WASHINGTON — Forget the burger wars, the cola wars, the beer wars. The hot battlefront these days is down at your neighborhood pizza parlor.
Driven by the proliferation of chain outlets, especially those that deliver directly to the too-tired-to-cook crowd, the pizza business is gaining on hamburger outlets for supremacy in the franchised fast-food business.
Competition has become so thick in recent years that some see a shakeout coming. The latest sign of the times: top management at Omaha-based Godfather's Pizza Monday announced that they had completed a leveraged buyout of the company, the nation's fifth-largest pizza chain, which former owner Pillsbury Co. had spent three years trying to turn around. Terms of the deal were not disclosed.
Under Pillsbury, Godfather's shrunk by about 300 units, to a total of 542, while its sales declined by 27% over the past three years, to $250 million. Chief executive Herman Cain, who led the buyout, said Monday that his immediate goal was to "stabilize" the company.
That makes Godfather's the exception among major pizza companies; most have been on an expansion binge in recent years. PepsiCo's Pizza Hut, the industry leader with 5,600 outlets, has added 1,000 units since 1985, and has seen its sales soar from $1.8 billion to an estimated $2.8 billion. No. 2 Domino's--which pioneered the home-delivery market--has nearly doubled its size to 4,148 locations and will generate about $2 billion in sales this year, more than triple its 1985 volume. The most spectacular gains have been recorded by the Michigan-based Little Caesar's chain, which had 720 units and $175 million in sales three years ago. In 1988, the No. 3 company is expected to generate $1 billion through 2,375 restaurants.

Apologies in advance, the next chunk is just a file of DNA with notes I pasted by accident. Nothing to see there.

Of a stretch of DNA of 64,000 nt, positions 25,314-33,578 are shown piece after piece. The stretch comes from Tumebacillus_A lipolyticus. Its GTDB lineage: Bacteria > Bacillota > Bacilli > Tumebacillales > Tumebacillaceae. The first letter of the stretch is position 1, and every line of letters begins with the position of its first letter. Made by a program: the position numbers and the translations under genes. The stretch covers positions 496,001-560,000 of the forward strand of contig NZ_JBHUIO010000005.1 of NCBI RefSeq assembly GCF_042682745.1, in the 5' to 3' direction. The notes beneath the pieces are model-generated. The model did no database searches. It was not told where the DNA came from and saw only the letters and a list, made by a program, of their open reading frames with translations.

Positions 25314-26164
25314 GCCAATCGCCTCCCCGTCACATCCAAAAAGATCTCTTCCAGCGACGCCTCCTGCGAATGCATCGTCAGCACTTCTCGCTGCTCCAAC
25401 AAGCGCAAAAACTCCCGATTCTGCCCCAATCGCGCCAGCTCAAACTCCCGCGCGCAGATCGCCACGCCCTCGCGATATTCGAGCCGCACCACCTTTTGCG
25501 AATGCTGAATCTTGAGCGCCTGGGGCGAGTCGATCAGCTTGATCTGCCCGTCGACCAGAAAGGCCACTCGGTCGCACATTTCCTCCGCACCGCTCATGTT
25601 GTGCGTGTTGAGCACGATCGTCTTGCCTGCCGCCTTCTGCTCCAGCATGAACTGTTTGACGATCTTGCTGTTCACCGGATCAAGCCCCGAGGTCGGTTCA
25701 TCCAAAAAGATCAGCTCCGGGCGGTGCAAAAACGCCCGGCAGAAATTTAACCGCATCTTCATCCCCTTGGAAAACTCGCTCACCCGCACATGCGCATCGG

According to Restaurant Business magazine, total revenue for franchised pizza stores grew 123% between 1982 and 1987, to $4.95 billion, with another 14% growth spurt expected this year. During this same period, the number of franchised pizza units grew by 73%.
By contrast, after a long head start, the hamburger market is growing more slowly, a result of saturation. Revenue generated by franchised burger outlets grew 49%, to $22.8 billion, between 1982 and 1987, and the number of franchised stores grew only 23%.